Of all tyrannies, a tyranny sincerely exercised for the good of its victims may be the most oppressive. It would be better to live under robber barons than under omnipotent moral busybodies. The robber baron's cruelty may sometimes sleep, his cupidity may at some point be satiated; but those who torment us for our own good will torment us without end for they do so with the approval of their own conscience.
--C.S. Lewis--

Tuesday, January 6, 2009


Here's a guy who took the question to the extreme. While I think that the idea of immersing ourselves in the life and ministry of Christ, even to the point of consciously weighing what Christ would have done throughout our daily encounters is an excellent one, I'm a little disappointed. By all accounts, this is a man who knows Christ and the Scriptures more intimately than I ever will, and yet he seems to have gone about this in a very mistaken way (if the article portrays him correctly).

Christ's power was not the way in which he lived. In fact, if you've read anything at all on the "scandal of particularity", you know that one of the theological arguments people have engaged in over the centuries is the question of how one God-man, living in a single specific time and place, can adequately represent the human experience. I don't mean to delve into that question here, but just to point it out in passing to illustrate that Christ's humanity is, if anything, a "stumbling block to Jews and folly to gentiles" (I Cor 1:23). It is not the specific nature of his lifestyle or location that Christianity clings to, nor even the morality he espoused. Please don't mistake me here, these issues do have significance (some more so than others), but they are the mechanisms of something much larger. Christianity is about more than just creating nice and moral people. It is the radical idea that God loved his creation so much that he intervened personally and powerfully in human history in order to draw us closer to him. Being Christ-like is only a goal in that it helps draw us into a better relationship with our creator.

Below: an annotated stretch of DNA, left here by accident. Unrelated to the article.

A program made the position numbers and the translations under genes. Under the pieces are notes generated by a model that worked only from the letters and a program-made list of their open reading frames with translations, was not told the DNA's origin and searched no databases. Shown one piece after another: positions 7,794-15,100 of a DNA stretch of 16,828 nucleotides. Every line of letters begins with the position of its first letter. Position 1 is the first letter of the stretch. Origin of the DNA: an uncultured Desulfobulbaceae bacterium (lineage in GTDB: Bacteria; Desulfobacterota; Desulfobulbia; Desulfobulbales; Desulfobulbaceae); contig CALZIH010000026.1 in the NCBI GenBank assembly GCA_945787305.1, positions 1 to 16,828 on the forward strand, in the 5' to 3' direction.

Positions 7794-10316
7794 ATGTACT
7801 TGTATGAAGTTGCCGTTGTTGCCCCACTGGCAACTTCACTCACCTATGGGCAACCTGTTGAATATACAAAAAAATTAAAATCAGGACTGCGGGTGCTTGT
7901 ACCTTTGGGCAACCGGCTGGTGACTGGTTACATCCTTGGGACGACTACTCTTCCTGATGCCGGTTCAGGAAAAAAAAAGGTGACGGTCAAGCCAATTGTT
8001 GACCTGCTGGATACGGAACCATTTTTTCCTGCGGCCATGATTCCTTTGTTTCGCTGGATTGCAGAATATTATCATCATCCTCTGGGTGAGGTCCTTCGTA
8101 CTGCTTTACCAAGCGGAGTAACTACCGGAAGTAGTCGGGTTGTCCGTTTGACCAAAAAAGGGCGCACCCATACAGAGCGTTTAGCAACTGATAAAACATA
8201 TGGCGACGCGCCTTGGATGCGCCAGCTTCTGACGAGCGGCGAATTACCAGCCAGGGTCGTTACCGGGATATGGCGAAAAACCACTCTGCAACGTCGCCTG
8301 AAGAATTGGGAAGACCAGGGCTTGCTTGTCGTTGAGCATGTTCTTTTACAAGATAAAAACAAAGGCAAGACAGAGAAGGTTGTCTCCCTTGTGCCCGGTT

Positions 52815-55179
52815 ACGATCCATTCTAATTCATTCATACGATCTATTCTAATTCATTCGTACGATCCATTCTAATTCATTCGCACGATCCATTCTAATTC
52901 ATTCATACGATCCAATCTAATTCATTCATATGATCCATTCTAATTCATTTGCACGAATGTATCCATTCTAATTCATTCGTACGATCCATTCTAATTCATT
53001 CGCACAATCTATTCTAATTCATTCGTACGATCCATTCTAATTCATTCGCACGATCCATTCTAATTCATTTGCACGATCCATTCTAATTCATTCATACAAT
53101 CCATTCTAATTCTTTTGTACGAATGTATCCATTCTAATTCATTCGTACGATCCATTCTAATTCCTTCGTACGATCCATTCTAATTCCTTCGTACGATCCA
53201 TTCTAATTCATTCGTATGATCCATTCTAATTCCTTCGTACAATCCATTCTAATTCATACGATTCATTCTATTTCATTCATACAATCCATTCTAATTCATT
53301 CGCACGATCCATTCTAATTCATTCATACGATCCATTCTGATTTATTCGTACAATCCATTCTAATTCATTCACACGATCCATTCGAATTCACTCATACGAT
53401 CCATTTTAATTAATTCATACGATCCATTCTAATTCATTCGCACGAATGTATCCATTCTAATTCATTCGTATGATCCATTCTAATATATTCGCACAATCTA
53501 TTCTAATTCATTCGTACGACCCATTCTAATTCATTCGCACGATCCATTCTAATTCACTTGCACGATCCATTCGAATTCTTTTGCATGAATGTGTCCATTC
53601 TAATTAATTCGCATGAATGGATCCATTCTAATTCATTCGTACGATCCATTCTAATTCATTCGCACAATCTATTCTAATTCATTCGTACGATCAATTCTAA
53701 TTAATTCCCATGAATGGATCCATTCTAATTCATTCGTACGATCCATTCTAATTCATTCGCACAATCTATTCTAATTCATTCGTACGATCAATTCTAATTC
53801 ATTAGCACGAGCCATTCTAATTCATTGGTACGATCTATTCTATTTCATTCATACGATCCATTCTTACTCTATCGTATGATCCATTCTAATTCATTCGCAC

Unfortunately, that all seems to have gotten lost in the incidentals like shaving and kosher-keeping. By reducing Christ's meaning to his component actions, we may find ways to live a more "Christlike" life in a one-dimensional sense, but are we drawing near to his throne in the way he intended? I think not.

-----------------Entirely new, tangentially related topic--------------------

As for the comment about who he decided to vote for, while I have a funny feeling that such a statement is all that is keeping him from being dismissed as a complete kook, it was an unfortunate thing to say. I think I've made it pretty clear where I stand on the political spectrum, and while I can argue for hours about why my religious faith puts me there, it's unwise to make such claims about who Jesus would vote for. (And while you may not believe me, I'd feel the same way about the statement if he'd said McCain)

To the extent that the two can be disentangled in a theocratic society, Christ's mission was entirely religious rather than political. It had to be, living as he was in a culture that had so politicized the idea of the Messiah that they were just waiting for an excuse to rebel. (John 6:15) With one or two exceptions (such as "pay your taxes" and "don't fight back when the legally constituted authorities wrongly sentence you to death"...or maybe we should just call the one "submission to legitimate authority", hmm...) we can't even extrapolate his views on Palestinian and Roman politics. The idea that we can extrapolate his views on the proper marginal tax rate or the complexities of effective health care delivery in a 21st-century economy is pretty laughable. Therefore, the only way one can presume to know who he would choose to vote for is by reducing the views to one-dimensional caricatures. "John McCain doesn't believe in universal health care. He must hate sick kids!" "Barack Obama doesn't support Prop 8. He wants state-sanctioned gay orgies to be mandatory for first graders!" That doesn't mean that I won't vote based on my religious values. It just means that I'll do it based on those values coupled with my understanding of the practical complexities of living in 21st century America, rather than on the dubious recruitment of historical figures to my particular time and context.